Compare United States v. Tanda, 568 F.2d 1122 (5th Cir. 1978), in which the trial judge noted to the jurors that a suitcase was in evidence even though the prosecutor had not formally introduced it. We found no error in Tanda because the suitcase had been sitting in the courtroom, in full view of the jury, throughout the trial and had been discussed by attorneys for both the government and the defendant.
Constitutional questions are arguably raised by appellants' remaining claims of judicial impropriety: that the judge often told the jury that the case should not take long to try and that it was a shame that the jury had to sit through such long, drawn-out proceedings; and that the judge said in front of the jury that if was too bad defendants "didn't swindle a syndicate joint" so the "government wouldn't have to prosecute them." The government argues that these remaining claims were also waived by appellants' failure to raise them on appeal, but we cannot agree. Failure to appeal a constitutional issue is not a bar to relief under section 2255 unless "a deliberate choice not to appeal is made by conscious election." McKnight v. United States, 507 F.2d 1034, 1036 (5th Cir. 1975) (emphasis in original). The standards for finding a deliberate bypass are rigid, Montgomery v. Hopper, 488 F.2d 877, 879 (5th Cir. 1973), and proof of bypass typically involves a showing that the prisoner secured some tactical advantage by not pressing his claim earlier, see Morris v. United States, 503 F.2d 457, 459 (5th Cir. 1974); Larson v. United States, 275 F.2d 673, 674, 679 (5th Cir.), cert. denied, 363 U.S. 849, 80 S.Ct. 1627, 4 L.Ed.2d 1732 (1960), explained in McKnight v. United States, 507 F.2d at 1036 n. 2. Moreover, in most cases a deliberate bypass must itself be proved at an evidentiary hearing, unless it is clearly shown on the record, as when the trial transcript reveals an express waiver of the issue by defense counsel. Coco v. United States, 569 F.2d 367, 370-71 (5th Cir. 1978). We have no such proof in this case and, for that reason, cannot dispose of these claims under the rubric of deliberate bypass.
The only "proof" is that none of the four defense counsel on appeal raised the issue of unrecorded, prejudicial statements by the trial judge, even though they did object to other allegedly biased conduct of the judge that did appear in the record. See United States v. Scallion, 533 F.2d 903, 919 n. 19 (5th Cir. 1976), cert. denied, 429 U.S. 1079, 97 S.Ct. 824, 50 L.Ed.2d 799 (1977). While this may raise doubts about the truthfulness of appellants' claims, if does not establish deliberate bypass.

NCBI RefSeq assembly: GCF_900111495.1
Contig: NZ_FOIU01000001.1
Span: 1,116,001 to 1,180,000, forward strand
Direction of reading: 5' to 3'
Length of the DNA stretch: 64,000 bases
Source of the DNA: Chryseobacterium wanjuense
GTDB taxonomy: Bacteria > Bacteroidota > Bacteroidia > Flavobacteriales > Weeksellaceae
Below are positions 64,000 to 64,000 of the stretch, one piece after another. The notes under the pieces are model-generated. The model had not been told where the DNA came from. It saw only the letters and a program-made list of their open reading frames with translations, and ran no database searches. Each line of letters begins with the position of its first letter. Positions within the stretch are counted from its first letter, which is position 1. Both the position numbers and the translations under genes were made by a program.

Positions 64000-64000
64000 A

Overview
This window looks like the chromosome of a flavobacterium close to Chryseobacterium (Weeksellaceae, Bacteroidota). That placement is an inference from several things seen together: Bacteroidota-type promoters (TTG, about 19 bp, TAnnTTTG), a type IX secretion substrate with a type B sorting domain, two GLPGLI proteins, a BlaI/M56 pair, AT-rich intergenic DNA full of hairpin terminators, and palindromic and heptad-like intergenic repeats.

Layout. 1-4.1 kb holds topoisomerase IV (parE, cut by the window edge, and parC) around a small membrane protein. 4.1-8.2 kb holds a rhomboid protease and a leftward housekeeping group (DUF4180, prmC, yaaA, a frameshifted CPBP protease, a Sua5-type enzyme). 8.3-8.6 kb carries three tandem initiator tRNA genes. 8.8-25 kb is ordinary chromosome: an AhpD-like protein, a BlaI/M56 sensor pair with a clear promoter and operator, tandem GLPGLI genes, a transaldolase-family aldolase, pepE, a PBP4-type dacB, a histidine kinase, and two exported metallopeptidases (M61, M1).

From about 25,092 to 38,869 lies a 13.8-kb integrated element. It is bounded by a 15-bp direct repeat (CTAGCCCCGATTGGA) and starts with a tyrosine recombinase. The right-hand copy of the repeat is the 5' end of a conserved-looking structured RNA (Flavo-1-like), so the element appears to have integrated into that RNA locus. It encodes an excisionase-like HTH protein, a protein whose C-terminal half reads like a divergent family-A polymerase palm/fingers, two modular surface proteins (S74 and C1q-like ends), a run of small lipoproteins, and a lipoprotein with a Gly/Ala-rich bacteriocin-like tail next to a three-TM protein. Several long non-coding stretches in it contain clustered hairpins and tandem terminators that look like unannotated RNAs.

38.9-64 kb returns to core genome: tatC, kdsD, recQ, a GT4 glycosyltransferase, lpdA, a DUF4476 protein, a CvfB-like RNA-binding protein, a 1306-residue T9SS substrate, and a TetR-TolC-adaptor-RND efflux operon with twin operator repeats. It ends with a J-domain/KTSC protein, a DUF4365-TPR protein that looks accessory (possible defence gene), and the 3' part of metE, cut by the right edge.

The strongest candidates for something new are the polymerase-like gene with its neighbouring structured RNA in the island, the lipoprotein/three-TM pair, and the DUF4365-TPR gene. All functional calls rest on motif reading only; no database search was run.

Deliberate bypass is not, however, the only way in which a defendant can forego the opportunity to raise constitutional issues in habeas corpus proceedings: a failure to follow prescribed procedural rules can likewise foreclose habeas review, absent a showing of both cause for the default and prejudice resulting from it. Evans v. Maggio, 557 F.2d 430, 433 (5th Cir. 1977). See Wainwright, v. Sykes, 433 U.S. 72, 97 S.Ct. 2497, 53 L.Ed.2d 594 (1977): Francis v. Henderson, 425 U.S. 536, 96 S.Ct. 1708, 48 L.Ed.2d 149 (1976); Davis v. United States, 411 U.S. 233, 93, S.Ct. 1577, 36 L.Ed.2d 216 (1973). In the instant case, appellants committed procedural default in failing to challenge the correctness of the record in accordance with Rule 10(e) of the Federal Rules of Appellate Procedure, stating that "[i]f any difference arises as to whether the record truly discloses what occurred in the district court, the difference shall be submitted to and settled by that court and the record made to conform to the truth." Since appellants advance no excuse for disregarding this rule, we hold that the district court properly dismissed appellants' claims of unrecorded, prejudicial comments by the trial judge. See St. John v. Estelle, 544 F.2d 894, 895 (5th Cir.), aff'd, 563, F.2d 168 (5th Cir. 1977) (en banc).